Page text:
Fall is in full swing, so curl up with a hot drink, a cozy sweater, and a new book! Check out our October releases.
Memories of a Gay Catholic Boyhood is John D’Emilio’s coming-of-age story in which he takes readers from his working-class Bronx neighborhood and Columbia University to New York’s hidden gay male subculture and the political and social upheavals of the late 1960s. You can catch John D’Emilio discussing his book at the Calandra Italian American Institute in New York City later this month.
Exploring her attraction to tininess and the stories of those who share it, Barbara Browning offers a series of charming short essays that plumb what it means to ponder the minuscule in The Miniaturists.
Gavin Butt tells the story of the post-punk scene in the northern English city of Leeds in No Machos or Pop Stars, showing how bands ranging from Gang of Four, Soft Cell, and Delta 5 to Mekons, Scritti Politti, and Fad Gadget drew on their university art school education to push the boundaries of pop music. Butt will launch his book at an exciting event in Leeds this month, featuring performances by Scritti Politti and The Mekons77.
In Fragments of Truth, Naomi Angel analyzes the visual culture of reconciliation and memory in relation to the Truth and Reconciliation Commission that Canada established in 2008 to review the history of the Indian Residential School system, a brutal colonial project that killed and injured many Indigenous children.
Drawing on the archives of the Black Panther Party and the National Black Women’s Health Project, Sami Schalk explores how issues of disability have been and continue to be central to Black activism from the 1970s to the present in Black Disability Politics. Schalk launches her book at an event at the Ford Foundation in New York City on October 26.
In Changing the Subject, Srila Roy traces the impact of neoliberalism on gender and sexuality rights movements in the Global South through queer and feminist activism in India. Roy is speaking about her book at The New School and Columbia University later this month.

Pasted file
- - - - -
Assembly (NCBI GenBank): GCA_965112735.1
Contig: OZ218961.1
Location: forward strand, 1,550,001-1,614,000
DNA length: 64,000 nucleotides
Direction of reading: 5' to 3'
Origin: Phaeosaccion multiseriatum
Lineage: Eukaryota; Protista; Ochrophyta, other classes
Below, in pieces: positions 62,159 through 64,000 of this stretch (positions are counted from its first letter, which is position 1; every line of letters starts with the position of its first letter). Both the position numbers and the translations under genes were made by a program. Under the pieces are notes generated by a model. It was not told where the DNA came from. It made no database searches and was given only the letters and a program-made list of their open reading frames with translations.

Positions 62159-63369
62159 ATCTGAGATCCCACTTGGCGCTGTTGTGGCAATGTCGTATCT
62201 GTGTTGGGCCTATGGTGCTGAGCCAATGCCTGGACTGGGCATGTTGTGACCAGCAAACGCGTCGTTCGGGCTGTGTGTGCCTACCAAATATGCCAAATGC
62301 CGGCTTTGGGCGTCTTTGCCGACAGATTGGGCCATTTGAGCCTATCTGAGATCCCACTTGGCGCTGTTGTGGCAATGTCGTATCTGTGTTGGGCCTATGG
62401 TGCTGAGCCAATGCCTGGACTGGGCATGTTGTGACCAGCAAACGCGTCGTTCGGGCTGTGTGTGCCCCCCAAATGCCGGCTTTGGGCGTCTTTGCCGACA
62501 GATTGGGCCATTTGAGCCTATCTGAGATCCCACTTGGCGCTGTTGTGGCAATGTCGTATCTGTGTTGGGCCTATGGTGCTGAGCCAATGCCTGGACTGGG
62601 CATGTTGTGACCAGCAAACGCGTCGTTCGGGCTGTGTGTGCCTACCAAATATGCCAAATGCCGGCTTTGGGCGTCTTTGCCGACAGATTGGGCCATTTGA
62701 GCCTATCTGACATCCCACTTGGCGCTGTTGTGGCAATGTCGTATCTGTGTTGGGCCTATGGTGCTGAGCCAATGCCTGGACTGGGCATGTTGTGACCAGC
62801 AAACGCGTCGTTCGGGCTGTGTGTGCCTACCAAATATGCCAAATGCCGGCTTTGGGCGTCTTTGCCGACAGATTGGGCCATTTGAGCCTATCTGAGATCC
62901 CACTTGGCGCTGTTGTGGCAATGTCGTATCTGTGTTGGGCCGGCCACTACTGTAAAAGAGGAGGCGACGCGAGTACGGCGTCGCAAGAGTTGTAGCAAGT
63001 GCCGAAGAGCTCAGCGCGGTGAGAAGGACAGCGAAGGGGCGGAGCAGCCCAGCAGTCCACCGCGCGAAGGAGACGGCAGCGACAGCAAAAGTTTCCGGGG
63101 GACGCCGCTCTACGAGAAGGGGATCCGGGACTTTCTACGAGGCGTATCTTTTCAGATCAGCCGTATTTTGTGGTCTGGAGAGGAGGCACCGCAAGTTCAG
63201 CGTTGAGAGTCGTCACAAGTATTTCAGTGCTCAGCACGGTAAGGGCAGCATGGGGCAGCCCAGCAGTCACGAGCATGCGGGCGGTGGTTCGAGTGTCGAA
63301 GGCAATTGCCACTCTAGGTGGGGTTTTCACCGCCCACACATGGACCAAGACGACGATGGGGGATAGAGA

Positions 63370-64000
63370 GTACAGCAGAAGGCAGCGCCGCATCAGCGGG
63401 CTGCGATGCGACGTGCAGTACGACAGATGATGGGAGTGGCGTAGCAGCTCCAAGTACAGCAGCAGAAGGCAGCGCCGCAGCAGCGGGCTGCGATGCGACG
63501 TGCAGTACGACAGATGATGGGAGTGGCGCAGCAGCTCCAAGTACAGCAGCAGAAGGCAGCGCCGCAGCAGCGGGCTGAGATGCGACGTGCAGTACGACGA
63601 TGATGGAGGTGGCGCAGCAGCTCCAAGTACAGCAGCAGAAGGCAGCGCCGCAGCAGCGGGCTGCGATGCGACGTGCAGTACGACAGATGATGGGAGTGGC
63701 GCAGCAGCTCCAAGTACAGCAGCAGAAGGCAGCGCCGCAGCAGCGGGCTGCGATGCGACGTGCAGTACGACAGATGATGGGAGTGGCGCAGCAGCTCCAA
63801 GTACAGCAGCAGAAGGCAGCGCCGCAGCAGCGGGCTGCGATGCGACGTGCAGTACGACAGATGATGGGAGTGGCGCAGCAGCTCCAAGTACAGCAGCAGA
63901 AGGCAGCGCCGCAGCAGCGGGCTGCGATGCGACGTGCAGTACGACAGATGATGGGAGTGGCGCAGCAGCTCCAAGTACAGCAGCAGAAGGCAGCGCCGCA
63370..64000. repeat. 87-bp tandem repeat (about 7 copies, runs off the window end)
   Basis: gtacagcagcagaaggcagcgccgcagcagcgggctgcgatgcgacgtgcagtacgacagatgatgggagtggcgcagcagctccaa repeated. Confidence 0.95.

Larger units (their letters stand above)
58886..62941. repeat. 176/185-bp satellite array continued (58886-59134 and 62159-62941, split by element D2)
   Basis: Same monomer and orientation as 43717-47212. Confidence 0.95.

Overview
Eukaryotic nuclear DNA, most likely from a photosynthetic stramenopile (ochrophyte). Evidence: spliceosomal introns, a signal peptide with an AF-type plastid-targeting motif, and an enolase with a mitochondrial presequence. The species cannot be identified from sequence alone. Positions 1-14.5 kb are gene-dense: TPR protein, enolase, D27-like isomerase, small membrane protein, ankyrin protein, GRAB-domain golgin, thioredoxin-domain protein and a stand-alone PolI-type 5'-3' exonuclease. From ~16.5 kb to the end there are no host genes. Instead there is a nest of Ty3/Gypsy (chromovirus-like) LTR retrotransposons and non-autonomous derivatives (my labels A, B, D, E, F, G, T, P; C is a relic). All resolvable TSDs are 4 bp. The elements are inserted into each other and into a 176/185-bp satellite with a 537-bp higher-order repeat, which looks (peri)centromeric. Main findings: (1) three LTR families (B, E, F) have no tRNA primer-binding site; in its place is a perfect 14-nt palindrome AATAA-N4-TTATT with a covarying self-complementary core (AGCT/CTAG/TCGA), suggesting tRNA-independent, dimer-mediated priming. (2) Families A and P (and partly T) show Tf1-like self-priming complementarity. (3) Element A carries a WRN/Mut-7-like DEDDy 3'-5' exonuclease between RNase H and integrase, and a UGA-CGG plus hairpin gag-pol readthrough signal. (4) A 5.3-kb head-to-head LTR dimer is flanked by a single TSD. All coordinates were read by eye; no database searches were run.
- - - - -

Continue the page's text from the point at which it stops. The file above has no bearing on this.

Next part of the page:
Filipe Maia offers a theological reflection on hope and the future in the context of financialized capitalism in Trading Futures, arguing that the Christian vocabulary of hope can provide the means to build a future beyond the strictures of capitalism.
Coming from the worlds of cultural anthropology, geography, philosophy, science fiction, poetry, and fine art, editors Sophie Chao, Karin Bolender, and Eben Kirksey and the contributors to this volume of The Promise of Multispecies Justice consider the possibility for multispecies justice and speculate on the forms it would take. The authors have developed a multimedia website where you can learn more about this collection.
In Health in Ruins, César Ernesto Abadía-Barrero assesses neoliberalism’s devastating effects on a public hospital in Colombia and how health care workers resisted defunding.
Jovan Scott Lewis retells the history and afterlife of the 1921 Tulsa race massacre and its century-long legacy of dispossession in Violent Utopia, placing it in a larger historical and social context of widespread anti-Black racism and segregation in Tulsa and beyond.
In a new revised and expanded twentieth anniversary edition of his classic book Big Game, Small World, sportswriter Alexander Wolff travels the globe in search of what basketball can tell us about the world, and what the world can tell us about the game.
AnaLouise Keating provides a comprehensive investigation of the foundational theories, methods, and philosophies of Gloria E. Anzaldúa in The Anzaldúan Theory Handbook.
Nomenclature collects eight volumes of Dionne Brand’s poetry published between 1983 and 2010, as well as a new long poem, the titular Nomenclature for the time being.
In Obeah, Orisa, and Religious Identity in Trinidad, Volume I, Obeah, Tracey E. Hucks traces the history of the repression of Obeah practitioners in colonial Trinidad.
And in Obeah, Orisa, and Religious Identity in Trinidad, Volume II, Orisa, Dianne M. Stewart analyzes the sacred poetics, religious imagination, and African heritage of Yoruba-Orisa devotees in Trinidad from the mid-nineteenth century to the present.
Never miss a new book! Sign up for our e-mail newsletters, and get notifications of new titles in your preferred disciplines as well as discounts and other news.